One visit comes to mind right now. I was visiting a really elderly woman (let’s call her Ushaji) who had been at the hospital for over ten days. When I visited her, she asked me in broken english – Are you Indian? I smiled at her and answered – Yes, I am. Her face lit up and she asked me whether I could speak and understand Hindi. I said – Yes, I can.

Those three words opened up a whole different personality of this woman who, until that point according to her medical staff, was quiet, reserved in her behavior. The freedom of being able to communicate in one’s language is such a huge freedom for people in a hospital setting. While chaplains are not medical interpreters, just being able to converse in one’s native language can be a major ice-breaker. This is why there is a need for an Indian chaplain.

As I continued to speak with her, Ushaji shared some wonderful stories about her upbringing and her family. Then we struck the real issue – her faith. She did have visits from other chaplains before but she was hesitant to ask them what she asked me. She asked me whether I knew of a particular Guruji who gives spiritual discourse (pravachan). I instantly knew who she was referring to and asked her more about it. Over the conversation, I was able to dig out more information about how important it had been for Ushaji to watch this Guruji every morning and evening – something she had not been able to do for over ten days now.

I told her that I will ensure she gets to listen, if not watch, the pravachan at least once a day when I visited her. I ran a request through my director and was able to bring in my personal laptop to Ushaji’s room so she could watch 15 minutes of this Guruji on Youtube.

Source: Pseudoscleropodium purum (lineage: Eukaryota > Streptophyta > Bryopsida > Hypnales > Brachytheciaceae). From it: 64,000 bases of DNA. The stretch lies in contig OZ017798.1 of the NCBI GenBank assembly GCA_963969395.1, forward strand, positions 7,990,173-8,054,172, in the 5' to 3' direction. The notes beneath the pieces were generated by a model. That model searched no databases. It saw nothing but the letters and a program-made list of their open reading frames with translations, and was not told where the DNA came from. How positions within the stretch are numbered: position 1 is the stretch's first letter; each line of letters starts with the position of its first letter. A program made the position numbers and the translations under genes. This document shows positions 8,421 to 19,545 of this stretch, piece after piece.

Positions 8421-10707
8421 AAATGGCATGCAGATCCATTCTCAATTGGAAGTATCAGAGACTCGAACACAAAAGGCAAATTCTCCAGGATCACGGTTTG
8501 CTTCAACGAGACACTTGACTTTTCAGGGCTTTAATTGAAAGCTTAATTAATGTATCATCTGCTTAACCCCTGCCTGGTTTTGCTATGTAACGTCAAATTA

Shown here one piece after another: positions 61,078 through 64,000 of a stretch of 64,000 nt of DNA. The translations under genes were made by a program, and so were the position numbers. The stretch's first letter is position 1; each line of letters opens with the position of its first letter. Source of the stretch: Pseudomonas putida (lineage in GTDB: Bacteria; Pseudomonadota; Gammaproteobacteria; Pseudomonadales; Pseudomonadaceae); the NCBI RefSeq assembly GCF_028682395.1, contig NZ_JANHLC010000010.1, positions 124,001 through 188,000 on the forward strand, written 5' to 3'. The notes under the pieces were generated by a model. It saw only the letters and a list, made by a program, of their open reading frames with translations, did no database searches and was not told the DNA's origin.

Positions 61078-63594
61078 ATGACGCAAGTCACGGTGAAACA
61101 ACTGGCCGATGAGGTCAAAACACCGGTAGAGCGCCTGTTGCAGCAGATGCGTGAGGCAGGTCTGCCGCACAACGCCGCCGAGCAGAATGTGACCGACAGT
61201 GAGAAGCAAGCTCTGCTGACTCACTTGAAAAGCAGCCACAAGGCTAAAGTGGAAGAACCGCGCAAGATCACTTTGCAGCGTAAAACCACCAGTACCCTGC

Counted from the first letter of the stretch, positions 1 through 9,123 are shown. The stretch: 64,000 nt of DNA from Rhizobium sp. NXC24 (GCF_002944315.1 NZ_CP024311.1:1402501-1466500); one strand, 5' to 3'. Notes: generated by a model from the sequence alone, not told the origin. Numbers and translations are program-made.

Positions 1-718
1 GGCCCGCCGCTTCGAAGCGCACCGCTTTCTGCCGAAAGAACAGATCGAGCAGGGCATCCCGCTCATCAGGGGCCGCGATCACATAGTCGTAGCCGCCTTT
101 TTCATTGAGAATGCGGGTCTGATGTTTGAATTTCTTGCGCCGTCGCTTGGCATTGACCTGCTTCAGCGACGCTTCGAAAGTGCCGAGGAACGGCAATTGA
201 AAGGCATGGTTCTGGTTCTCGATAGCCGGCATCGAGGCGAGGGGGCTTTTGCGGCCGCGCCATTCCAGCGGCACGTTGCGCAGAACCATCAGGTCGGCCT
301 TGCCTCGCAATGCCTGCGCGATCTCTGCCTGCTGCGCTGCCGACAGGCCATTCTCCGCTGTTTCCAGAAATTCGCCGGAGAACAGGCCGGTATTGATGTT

Ushaji was elated about this and over the next 4 days, she was responding better than ever to the treatments and was home by the end of 6 days. This is why there is a need for a chaplain who is a Hindu. 

Another example is that in a university setting. There are many Hindus who work in the college/university setting as a Hindu Life Advisor (or Coach or another title of the sort). Their presence allows Hindu teenagers to voice their opinion, share their concern without feeling judged and to have their cultural needs met. An example comes to mind. A sophomore (let’s call him Jeet) at a very good university (hundreds of miles away from his hometown)  was stressed out and through some channel found out that he could talk to a Hindu life advisor who works for the university. Jeet went to the advisor and was able to vent his frustrations about his parents, their expectations of him and so on. Someone had told Jeet that he was an adult (18 years of age or older) and that he could do what he wants. Well, Jeet knew better. He knew that he could not just do what he wants because the opinion of his parents mattered to him. He needed someone who understood that cultural need. This is where the Hindu life advisor on campus was a great resource and support to him. This is why there is a need for a Chaplain who is a Hindu.